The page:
Gatherings from The Kitchn

A Guide for the First-Time Shabbat Guest

Image Credit: Alexis Buryk

Making guests feel comfortable is my primary goal at any dinner party I host. On Shabbat, that can be a little tricky. On top of the typical considerations — things like food allergies and guest compatibility — there is just a lot of stuff that happens during Shabbat dinner that can be confusing to people who have not experienced it before.

Of course, every Shabbat dinner is a little different. Some folks are very traditional and follow all the rules; others, not so much. Meanwhile, each family develops its own customs and special touches. If you are heading to your first Shabbat dinner, don't be afraid to ask questions about what is going on! Your hosts will be thrilled to fill you in. But if you want a little leg up before you go, check out this pocket guide for a crash course in Shabbat dinner 101.

Image Credit: Alexis Buryk

What Is Shabbat Dinner?

Shabbat arrives every Friday at sunset and continues through the following day until the sun sets completely. It commemorates the seventh day of Biblical creation, when the Torah says God stopped to rest and appreciate his creation.

Traditionally, Jews mirror this divine day of rest by abstaining from cooking, driving, spending money, checking their Instagram feeds, and engaging in the 39 types of broadly defined "creative work" identified in the Torah. Instead, they spend time together, sing, learn, reflect, and eat celebratory meals — the first of which is Shabbat dinner!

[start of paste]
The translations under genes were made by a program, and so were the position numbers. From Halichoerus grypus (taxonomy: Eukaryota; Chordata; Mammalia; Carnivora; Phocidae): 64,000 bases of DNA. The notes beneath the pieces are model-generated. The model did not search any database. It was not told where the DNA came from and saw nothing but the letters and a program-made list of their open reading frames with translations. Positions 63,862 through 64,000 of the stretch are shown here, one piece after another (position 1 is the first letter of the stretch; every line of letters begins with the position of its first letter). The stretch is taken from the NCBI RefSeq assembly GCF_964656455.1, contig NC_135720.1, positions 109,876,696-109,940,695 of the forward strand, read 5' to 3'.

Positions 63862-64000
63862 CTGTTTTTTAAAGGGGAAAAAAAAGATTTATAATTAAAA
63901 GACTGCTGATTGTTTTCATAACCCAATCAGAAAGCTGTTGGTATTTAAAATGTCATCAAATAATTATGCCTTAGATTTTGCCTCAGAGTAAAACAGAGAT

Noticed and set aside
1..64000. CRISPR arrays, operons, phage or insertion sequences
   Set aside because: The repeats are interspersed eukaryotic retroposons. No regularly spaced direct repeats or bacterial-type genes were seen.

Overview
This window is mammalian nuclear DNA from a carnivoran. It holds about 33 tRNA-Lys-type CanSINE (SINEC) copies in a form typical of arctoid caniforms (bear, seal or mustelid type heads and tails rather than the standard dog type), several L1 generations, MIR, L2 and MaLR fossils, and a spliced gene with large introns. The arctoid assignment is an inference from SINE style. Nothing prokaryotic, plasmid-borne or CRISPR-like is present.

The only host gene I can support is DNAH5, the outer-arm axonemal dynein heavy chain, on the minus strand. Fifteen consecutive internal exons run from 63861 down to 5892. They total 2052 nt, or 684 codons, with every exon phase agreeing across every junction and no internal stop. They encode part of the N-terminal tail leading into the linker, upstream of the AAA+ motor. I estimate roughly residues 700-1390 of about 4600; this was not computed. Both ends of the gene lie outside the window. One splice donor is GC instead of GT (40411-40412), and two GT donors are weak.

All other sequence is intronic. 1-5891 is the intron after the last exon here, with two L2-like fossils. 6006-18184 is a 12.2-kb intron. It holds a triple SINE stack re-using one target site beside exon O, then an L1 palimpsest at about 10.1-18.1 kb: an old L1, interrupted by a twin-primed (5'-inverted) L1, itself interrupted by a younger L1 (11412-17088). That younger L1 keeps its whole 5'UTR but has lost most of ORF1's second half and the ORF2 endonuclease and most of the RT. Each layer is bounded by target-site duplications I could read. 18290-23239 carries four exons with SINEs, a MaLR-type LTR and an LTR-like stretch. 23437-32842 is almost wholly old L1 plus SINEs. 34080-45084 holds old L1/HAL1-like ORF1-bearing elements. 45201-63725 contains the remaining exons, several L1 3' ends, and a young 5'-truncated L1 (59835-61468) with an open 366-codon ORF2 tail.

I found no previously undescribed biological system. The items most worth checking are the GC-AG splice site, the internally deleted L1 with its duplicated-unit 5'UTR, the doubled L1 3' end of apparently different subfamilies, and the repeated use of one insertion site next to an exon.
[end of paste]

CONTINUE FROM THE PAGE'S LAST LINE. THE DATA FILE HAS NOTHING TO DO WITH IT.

What to Expect at Shabbat Dinner

The Friday night meal is the heart of the Shabbat celebration, and lots of hosts go out of their way to create a meal that feels distinct and special from the rest of the week. Most likely the candles, which are typically lit and blessed right at sunset when the holiday begins, will already be burning brightly. But some families begin their dinner by lighting candles and saying the blessing together.

Before the dinner begins, your hosts might invite people to join in a few songs and blessings over the wine and challah — a preamble that sets the festive mood. Depending on how religious your hosts are, this could last anywhere from five to 15 minutes. In more observant homes, people ritually wash their hands just before blessing and eating the challah. As a guest, you will be invited to do this too, but are not obligated, of course!

Image Credit: Alexis Buryk
Image Credit: Alexis Buryk
  • Tip: People tend to refrain from speaking after hand-washing until the blessing is said and the challah is passed around the table. So if someone just nods and half-smiles but doesn't answer when you ask, "So, what do you do?" right after they wash their hands, don't take it personally!

During dinner, the mood will be like any other dinner party: lots of talking, laughing, passing around food, and contented pats of the belly. Some families take a break from eating between the main meal and dessert to sing. As the evening winds down, dinner might just end like any other. But many families will pass out small booklets called benschers that hold the text to Birkat Hamazon — a grace said after the meal is over — and sing that together as well.

Image Credit: Alexis Buryk

Some Helpful Shabbat Terms

Image Credit: Alexis Buryk

What to Bring (and What Not to Bring!)

In most cases, unless the host specifically asks you to bring something, you do not need to arrive with anything aside from a good appetite, curiosity, and conversation. But for those of us who don't like to show up empty-handed, here are a few pointers.

Photographed by: Alexis Buryk
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